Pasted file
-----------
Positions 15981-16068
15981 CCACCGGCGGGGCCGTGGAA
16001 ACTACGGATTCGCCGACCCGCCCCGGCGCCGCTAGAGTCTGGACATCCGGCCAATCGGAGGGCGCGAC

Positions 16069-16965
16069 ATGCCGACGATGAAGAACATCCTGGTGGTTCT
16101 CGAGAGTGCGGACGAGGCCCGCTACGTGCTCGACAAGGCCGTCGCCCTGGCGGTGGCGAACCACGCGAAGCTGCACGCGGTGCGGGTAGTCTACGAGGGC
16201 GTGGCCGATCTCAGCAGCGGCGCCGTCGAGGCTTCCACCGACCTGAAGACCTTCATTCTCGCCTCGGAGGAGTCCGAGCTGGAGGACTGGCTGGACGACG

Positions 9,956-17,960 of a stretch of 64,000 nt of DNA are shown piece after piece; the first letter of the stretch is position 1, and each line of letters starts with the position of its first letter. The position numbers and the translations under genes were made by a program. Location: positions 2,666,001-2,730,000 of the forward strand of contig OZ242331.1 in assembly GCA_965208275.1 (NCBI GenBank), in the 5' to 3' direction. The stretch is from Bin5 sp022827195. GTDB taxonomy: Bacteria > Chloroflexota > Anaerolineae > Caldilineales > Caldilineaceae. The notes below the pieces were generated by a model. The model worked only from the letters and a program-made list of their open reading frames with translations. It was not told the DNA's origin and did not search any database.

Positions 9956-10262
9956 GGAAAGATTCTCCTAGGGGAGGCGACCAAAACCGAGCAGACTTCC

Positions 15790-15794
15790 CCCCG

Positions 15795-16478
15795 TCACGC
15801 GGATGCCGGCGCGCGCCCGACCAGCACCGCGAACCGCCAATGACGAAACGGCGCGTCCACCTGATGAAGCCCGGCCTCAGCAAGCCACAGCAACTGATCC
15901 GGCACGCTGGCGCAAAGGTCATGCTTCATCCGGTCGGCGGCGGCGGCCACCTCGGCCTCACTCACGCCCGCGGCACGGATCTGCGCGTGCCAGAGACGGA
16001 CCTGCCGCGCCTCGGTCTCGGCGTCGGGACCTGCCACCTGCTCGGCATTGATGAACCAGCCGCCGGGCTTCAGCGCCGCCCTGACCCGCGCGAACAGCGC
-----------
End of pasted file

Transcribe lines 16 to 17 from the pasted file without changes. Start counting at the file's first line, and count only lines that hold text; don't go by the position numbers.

15901 GGCACGCTGGCGCAAAGGTCATGCTTCATCCGGTCGGCGGCGGCGGCCACCTCGGCCTCACTCACGCCCGCGGCACGGATCTGCGCGTGCCAGAGACGGA
16001 CCTGCCGCGCCTCGGTCTCGGCGTCGGGACCTGCCACCTGCTCGGCATTGATGAACCAGCCGCCGGGCTTCAGCGCCGCCCTGACCCGCGCGAACAGCGC